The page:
I first studied economics nearly 30 years ago when I was still in high school. I have probably forgotten a lot of what I learnt at high school, but there is one foundational tenet of economic theory that I will never forget, probably because it troubled me so much.
The concept that troubled me so was that of Homo Economicus or ‘Rational economic man’. Homo Economicus is a fictitious character who seeks to maximise their own personal benefit, makes only completely rational choices and who has perfect knowledge of all future events. Although it felt uneasy and overly simplistic at the time, it wasn’t until years later when I read books such as The Origin of Wealth and Thinking, Fast and Slow that I could understand the complete fallacy of the idea.
The truth is, we rarely act out of complete self-interest (we sacrifice our own well-being for people around us), we almost never make rational choices (as we deal with a number of both conscious and unconscious biases) and our knowledge of future events is incredibly limited and quite often wrong.
What is more, the people around us are also not acting ‘rationally’. They are working to a mismatched set of goals, with their own biases and a completely different perspective on how the future will unfold. When it comes to strategic decision-making, I call this the space of ‘Disjointed Speculation’. Key decision makers all speculate on how the future might play out and those speculations are not consistent with each other. What’s more, in times of uncertainty, this space becomes more disjointed than normal as agreed assumptions are challenged and no new agreements are necessarily made.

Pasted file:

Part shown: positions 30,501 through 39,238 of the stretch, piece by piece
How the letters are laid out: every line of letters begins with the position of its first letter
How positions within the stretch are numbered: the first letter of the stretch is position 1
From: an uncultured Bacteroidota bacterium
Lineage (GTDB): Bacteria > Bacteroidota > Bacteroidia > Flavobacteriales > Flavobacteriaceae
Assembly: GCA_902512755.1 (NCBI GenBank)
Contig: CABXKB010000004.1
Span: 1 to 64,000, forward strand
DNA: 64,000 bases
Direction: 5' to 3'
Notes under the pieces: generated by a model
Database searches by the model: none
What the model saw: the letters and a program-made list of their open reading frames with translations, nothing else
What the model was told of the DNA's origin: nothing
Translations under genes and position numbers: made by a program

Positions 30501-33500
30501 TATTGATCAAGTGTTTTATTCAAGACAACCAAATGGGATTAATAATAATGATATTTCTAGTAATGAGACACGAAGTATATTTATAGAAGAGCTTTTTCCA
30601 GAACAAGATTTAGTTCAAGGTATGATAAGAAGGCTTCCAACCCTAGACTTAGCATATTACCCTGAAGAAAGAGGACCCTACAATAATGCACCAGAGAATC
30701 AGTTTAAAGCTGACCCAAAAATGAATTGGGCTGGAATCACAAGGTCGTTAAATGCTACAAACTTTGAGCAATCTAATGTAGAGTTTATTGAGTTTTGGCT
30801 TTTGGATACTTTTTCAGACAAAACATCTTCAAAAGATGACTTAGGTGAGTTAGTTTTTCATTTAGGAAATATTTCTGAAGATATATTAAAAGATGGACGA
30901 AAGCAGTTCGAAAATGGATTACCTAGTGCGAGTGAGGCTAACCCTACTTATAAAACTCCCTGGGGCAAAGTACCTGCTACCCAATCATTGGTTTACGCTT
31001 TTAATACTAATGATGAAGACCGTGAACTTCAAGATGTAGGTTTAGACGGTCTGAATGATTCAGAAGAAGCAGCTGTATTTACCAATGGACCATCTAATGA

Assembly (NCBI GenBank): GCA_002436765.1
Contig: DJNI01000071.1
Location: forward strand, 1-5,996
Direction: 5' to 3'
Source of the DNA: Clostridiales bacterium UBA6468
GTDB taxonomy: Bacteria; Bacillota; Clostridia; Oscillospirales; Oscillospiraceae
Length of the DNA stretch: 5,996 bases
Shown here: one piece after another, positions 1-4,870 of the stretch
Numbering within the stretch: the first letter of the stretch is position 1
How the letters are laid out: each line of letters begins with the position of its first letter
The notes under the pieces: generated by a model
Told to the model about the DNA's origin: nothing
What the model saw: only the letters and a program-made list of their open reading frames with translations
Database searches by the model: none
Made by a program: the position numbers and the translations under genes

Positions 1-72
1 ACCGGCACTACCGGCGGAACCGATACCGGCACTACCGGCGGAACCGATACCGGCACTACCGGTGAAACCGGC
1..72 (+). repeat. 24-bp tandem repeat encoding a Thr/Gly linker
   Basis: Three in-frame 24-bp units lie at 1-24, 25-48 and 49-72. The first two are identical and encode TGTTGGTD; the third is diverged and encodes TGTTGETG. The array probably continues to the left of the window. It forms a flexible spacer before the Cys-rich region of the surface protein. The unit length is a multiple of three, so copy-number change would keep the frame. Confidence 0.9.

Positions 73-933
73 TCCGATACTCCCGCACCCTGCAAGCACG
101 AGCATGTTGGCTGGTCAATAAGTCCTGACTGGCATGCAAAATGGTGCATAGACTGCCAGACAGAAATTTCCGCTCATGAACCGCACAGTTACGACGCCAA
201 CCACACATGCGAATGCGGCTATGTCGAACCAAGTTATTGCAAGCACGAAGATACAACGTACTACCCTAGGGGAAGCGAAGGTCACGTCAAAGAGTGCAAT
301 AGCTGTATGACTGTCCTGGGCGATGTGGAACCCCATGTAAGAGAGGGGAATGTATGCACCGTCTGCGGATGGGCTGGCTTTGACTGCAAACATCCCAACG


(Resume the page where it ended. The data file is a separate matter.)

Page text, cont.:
A current example of this is ongoing conversation around hybrid / remote / flexible work arrangements. Before the pandemic, it was a widely held assumption that people needed to be in the office to do their work effectively. Now, we’re dealing with a space of disjointed speculation. Some speculate that the office is still the best place, others speculate that working from home is more productive, others speculate that even if it isn’t more productive, they need to offer flexibility if they want to attract staff. The truth is, we don’t actually know the answer to this. We still have a relatively small sample of data and that data is tainted by the effects of a global pandemic. So instead of having a ‘rationale’ on flexible work arrangements, we generally have conversations rooted in personal biases and unfounded assumptions.
When operating in a space of disjointed speculation, making good decisions (or potentially any decisions) becomes frustrating and difficult. It feels like people don’t ‘get’ each other and conversations seem to go around in circles. Ultimately a decision is either forced through, or possibly not made at all.
An alternative approach is to bring everyone’s assumptions together and identify where they align and where they differ. This is one of the key benefits of scenario planning. The process helps participants identify where their collective assumptions align and where they diverge and then deliver a set of future scenarios to help decision makers understand the challenges more fully. These scenarios can then be used in a strategic workshop to challenge thinking, create shared understanding and agree on strategic actions.